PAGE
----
48. La Cour insiste par ailleurs sur l’importance d’adopter les mesures recommandées par le CPT pour améliorer la qualité de l’examen médicolégal des personnes soumises à la détention au secret (paragraphe 28 et suivants ci-dessus et Otamendi, précité, § 41). Elle estime que la situation de vulnérabilité particulière des personnes détenues au secret commande que soient imposées par le code de procédure pénale des mesures de surveillance juridictionnelle appropriées et que celles-ci soient rigoureusement appliquées, afin que les abus soient évités et que l’intégrité physique des détenus soit protégée (paragraphe 30 ci-dessus). La Cour souscrit aux recommandations du CPT, reprises par le Commissaire aux droits de l’homme du Conseil de l’Europe dans son rapport du 9 octobre 2013 (paragraphe 32 ci-dessus), ainsi qu’aux observations du tiers intervenant (paragraphe 42 ci-dessus) concernant aussi bien les garanties à assurer en pareil cas que le principe même, en Espagne, de la possibilité de garder une personne au secret.
49. En conclusion, eu égard à l’absence d’enquête approfondie et effective au sujet des allégations défendables de la requérante (Martinez Sala et autres c. Espagne, no 58438/00, § 156-160, 2 novembre 2004), selon lesquelles elle avait subi des mauvais traitements au cours de sa garde à vue, la Cour estime qu’il y a eu violation de l’article 3 de la Convention dans son volet procédural.

However, the Court was not able to find a substantive violation of Article 3 due to the lack of evidence that the abuse of the applicant during her incommunicado detention reached a minimum level of severity. However, it recognized difficulties in producing evidence of such alleged conduct by the state authorities during incommunicado detention. More specifically, it noted that :

57. La Cour est consciente des difficultés qu’un détenu peut rencontrer pour produire des preuves des mauvais traitements subis pendant qu’il était en détention au secret et notamment lorsqu’il s’agit d’allégations d’actes de mauvais traitements ne laissant pas de traces, comme ceux dénoncés par la requérante dans sa requête. Cependant, en raison de l’absence d’éléments probatoires suffisants résultant notamment de l’insuffisance de l’enquête menée, la Cour ne s’estime pas en mesure d’affirmer avec le degré de certitude voulu par sa propre jurisprudence que la requérante a été soumise, lors de son arrestation et de sa détention, aux mauvais traitements allégués.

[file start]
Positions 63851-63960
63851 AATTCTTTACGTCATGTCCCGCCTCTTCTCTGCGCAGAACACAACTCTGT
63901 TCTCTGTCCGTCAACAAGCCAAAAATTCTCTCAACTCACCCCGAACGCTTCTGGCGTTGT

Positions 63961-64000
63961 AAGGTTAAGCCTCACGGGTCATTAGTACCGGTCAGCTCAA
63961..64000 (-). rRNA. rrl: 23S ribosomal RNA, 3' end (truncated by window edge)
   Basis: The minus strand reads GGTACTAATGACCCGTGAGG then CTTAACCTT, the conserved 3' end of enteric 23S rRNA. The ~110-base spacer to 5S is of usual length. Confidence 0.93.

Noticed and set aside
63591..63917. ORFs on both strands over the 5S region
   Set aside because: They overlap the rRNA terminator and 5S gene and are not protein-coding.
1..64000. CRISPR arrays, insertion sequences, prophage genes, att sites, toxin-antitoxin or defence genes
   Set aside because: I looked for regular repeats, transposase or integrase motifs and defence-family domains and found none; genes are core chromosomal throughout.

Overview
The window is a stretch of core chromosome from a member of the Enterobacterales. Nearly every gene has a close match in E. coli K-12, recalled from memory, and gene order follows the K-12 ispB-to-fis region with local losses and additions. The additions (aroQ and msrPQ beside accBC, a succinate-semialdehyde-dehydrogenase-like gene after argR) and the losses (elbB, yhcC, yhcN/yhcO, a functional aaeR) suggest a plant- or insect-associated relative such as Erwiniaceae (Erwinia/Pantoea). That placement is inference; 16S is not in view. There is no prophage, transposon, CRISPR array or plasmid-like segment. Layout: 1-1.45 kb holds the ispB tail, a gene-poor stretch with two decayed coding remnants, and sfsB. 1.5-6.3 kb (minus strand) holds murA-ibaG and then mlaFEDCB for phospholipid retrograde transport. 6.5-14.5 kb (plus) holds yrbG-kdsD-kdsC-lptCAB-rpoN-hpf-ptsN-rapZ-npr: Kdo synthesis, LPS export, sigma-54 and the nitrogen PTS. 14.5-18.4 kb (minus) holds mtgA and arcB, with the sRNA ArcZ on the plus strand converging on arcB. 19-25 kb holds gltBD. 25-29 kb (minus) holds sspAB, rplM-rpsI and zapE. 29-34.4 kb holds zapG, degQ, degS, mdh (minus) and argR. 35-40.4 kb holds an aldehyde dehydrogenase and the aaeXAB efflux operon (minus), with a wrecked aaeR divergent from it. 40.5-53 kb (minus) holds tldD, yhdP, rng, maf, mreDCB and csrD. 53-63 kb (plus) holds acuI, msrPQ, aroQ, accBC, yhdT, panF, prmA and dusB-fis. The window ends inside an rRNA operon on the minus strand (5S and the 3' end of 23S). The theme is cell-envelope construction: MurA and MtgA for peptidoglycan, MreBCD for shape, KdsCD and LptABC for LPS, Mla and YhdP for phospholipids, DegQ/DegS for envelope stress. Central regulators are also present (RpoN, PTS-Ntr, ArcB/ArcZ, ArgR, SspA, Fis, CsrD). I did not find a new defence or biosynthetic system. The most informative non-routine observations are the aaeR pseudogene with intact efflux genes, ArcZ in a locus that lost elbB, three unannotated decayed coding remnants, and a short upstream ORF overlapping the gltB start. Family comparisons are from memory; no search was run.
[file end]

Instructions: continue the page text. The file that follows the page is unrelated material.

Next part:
This case illustrates the dilemma encountered by states in reconciling two conflicting values in contemporary democratic societies. This is whether the prevention of terrorism and the protection of national security may undermine the protection of fundamental human rights, and whether the protection of fundamental human rights may impede the suppression of terrorism and the protection of national security. This case derives from the specific situation in the Basque country and in Spain. As it is historically known, the Basque customs and language were totally oppressed during the totalitarian fascist regime, which partly influenced the emergence of an embryonic armed guerrilla resistance, still continuing today under the auspices of the military terrorist group ETA, which the European Union now includes on its list of persons, groups and entities supporting terrorism. After Franco passed away in 1975, the Basque country was granted broad autonomy, with its own parliament, autonomous government and the delegation of powers in the most important areas, with the exceptions of the areas of foreign policy, defence and justice.

The former United Nations Special Rapporteur on the promotion and protection of human rights and fundamental freedoms while countering terrorism, Martin Scheinin, noted in his 2008 report on Spain that “the violence perpetrated by ETA has taken more than 820 lives since 1968” (para. 47).  However, the Spanish government has adopted counter-terrorism policies to combat radical pro-independence groups. Unfortunately, as this case and other cases and reports illustrate, the Spanish authorities have not paid any significant attention to their obligations under the ECHR and have preferred to give priority to national security considerations. In other words, that national security was given the trump card over the protection of the freedoms of expression and association. Such conduct has led led to the long-term polarization of Basque society between pro-independence and contra-independence political parties and the polarization of Spanish society between the left and the right. The Court has in this cases and others urged Spanish authorities to in the future strike a better balance by assessing the real level of threat to the democratic order and the human rights protection during police detention. It remains to be seen if they will do so.

Ruiz Vieytez on the effectiveness of the European system of national minorities protection

20140505_182509Prof. dr. Eduardo J. Ruiz Vieytez of University of Deusto delivered yesterday at the Jean Monnet Academic Forum at the Graduate School of Government and European Studies in Kranj a speech that focused on the effectiveness of the European system of national minorities protection. In doing so he also discussed recent claims for greater autonomy and independence in the Basque country and Catalonia.